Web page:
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$2^{77,232,917}-1$ is the new $2^{74,207,281}-1$

We now know 50 Mersenne primes! The latest indivisible mammoth, $2^{77,232,917}-1$, was discovered by Great Internet Mersenne Prime Search user Jonathan Pace on the 26th of December 2017. As well as being the biggest Mersenne prime ever known, it’s also the biggest prime of any sort discovered to date.

GIMPS works by distributing the job of checking candidate numbers for primality to computers running the software around the world. It took over six days of computing to prove that this number is prime, which has since been verified on four other systems.

Pace, a 51-year old Electrical Engineer from Tennessee, has been running the GIMPS software to look for primes for over 14 years, and has been rewarded with a \$3,000 prize. When a prime with over 100 million digits is found, the discoverer will earn a \$50,000 prize. That probably won’t be for quite a while: this new prime has $23{,}249{,}425$ decimal digits, just under a million more than the previous biggest prime, discovered in 2016.

If you’re really interested, the entire decimal representation of the number can be found in a 10MB ZIP file hosted at mersenne.org. Spoiler: it begins with a 4.

More information: press release at mersenne.org, home of the Great Internet Mersenne Prime Search.

via Haggis the Sheep on Twitter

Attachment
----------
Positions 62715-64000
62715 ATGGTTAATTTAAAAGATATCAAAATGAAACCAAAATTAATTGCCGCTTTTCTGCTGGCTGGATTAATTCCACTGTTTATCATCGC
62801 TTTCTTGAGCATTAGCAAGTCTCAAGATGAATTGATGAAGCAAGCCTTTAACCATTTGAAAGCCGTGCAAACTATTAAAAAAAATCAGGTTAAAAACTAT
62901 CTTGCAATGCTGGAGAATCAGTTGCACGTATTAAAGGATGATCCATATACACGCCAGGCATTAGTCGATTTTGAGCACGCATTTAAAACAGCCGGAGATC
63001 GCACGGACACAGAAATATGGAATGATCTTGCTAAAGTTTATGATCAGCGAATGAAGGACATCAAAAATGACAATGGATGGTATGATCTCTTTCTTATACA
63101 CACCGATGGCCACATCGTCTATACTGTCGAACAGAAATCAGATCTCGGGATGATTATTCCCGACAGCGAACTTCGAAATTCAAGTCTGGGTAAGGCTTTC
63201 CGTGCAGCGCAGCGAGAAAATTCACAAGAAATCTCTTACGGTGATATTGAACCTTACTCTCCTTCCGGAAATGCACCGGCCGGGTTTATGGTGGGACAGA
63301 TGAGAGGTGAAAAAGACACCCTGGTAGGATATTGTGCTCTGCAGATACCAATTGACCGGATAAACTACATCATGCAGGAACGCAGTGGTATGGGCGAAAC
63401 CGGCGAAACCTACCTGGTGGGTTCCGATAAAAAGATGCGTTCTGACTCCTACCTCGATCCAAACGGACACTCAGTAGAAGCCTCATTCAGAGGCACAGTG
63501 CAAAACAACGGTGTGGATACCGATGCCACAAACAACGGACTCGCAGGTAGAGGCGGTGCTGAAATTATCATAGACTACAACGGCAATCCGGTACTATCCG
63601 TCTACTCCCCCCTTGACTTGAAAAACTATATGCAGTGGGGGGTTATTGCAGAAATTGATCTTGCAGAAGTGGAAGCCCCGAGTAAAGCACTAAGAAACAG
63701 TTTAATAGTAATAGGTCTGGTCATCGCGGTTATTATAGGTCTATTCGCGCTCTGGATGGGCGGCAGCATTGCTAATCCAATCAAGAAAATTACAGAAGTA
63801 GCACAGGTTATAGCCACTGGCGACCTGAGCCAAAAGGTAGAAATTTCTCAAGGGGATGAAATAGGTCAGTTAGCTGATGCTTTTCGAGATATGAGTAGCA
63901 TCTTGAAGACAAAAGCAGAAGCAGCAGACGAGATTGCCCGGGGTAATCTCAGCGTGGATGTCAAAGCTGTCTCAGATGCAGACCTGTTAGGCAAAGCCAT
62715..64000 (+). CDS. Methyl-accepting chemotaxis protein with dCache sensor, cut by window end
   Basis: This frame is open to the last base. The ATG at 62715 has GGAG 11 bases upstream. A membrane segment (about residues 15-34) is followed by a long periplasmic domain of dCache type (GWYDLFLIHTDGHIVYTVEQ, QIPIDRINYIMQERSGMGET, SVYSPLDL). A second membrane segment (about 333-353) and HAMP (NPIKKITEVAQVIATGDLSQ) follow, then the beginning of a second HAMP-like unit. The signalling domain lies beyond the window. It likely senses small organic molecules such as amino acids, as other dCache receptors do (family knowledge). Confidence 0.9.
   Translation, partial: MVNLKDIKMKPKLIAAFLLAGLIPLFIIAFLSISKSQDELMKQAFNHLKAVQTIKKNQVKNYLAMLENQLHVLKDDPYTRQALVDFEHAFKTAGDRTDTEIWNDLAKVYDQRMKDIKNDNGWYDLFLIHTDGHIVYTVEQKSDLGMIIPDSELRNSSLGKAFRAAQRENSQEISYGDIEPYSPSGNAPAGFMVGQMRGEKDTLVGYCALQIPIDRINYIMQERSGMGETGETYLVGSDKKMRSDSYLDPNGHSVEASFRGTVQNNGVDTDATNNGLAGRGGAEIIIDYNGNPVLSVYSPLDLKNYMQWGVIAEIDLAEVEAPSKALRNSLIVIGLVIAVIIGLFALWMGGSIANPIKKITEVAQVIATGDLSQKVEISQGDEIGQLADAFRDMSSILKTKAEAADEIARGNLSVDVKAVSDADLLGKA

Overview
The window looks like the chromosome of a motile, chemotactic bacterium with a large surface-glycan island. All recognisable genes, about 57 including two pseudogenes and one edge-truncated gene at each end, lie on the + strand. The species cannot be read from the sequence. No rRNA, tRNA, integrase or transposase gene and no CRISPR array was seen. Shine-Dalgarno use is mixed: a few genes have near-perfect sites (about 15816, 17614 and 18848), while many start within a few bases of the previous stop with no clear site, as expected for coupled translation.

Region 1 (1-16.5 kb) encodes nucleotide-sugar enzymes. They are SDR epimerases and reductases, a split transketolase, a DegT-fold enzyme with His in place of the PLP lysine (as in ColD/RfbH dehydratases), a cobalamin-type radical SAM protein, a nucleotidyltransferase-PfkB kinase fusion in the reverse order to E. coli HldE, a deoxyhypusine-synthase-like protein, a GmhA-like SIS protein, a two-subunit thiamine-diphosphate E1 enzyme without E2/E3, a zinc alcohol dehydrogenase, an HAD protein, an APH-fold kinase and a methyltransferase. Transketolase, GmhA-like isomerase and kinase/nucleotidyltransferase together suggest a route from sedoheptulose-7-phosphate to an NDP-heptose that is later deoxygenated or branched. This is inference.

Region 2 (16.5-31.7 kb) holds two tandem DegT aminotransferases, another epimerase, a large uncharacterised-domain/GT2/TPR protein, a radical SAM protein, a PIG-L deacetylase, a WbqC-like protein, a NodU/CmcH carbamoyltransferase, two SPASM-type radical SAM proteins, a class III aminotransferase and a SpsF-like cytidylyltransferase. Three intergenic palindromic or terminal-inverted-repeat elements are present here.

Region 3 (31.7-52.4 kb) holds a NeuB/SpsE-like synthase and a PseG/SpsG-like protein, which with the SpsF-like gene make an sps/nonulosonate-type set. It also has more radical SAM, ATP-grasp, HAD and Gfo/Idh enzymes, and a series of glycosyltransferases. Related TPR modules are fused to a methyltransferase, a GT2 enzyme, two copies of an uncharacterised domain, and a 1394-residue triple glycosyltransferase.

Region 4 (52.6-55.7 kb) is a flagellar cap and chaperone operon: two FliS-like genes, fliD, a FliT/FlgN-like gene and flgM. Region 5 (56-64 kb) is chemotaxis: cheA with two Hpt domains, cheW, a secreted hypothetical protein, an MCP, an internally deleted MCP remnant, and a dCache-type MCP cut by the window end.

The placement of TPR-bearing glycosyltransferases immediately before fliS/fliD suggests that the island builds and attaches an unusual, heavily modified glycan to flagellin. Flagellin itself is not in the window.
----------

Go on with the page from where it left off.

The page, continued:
AMS Communication Awards

Photo of Vi Hart: M Eifler, 2017 (CC by 4.0). Photo of Matt Parker: Steve Ullathorne

Photo of Vi Hart: M Eifler, 2017 (CC by 4.0). Photo of Matt Parker: Steve Ullathorne

The American Math Society’s Joint Policy Board for Mathematics has announced the winners of its 2018 Communication award. This year’s winners are internet maths wizard/YouTube star Vi Hart, and Aperiodipal and Stand-up Mathematician Matt Parker.

Both produce brilliant, enjoyable and illuminating mathematical videos (Vi Hart, Matt Parker), as well as numerous other projects – Vi Hart has worked with Khan Academy, produced online interactive mathematical stories, and done some super work on hyperbolic/4D virtual reality, while Parker performs with science comedy team Festival of the Spoken Nerd, has started the MathsJam pub maths movement, has written a popular maths book, and appears regularly on TV and radio.

The award includes a prize of $2,000, and aims to encourage high-quality communicators of mathematics. We think they’ve made a good choice!

More information

News post on the AMS website
About the AMS JPBM Communication prize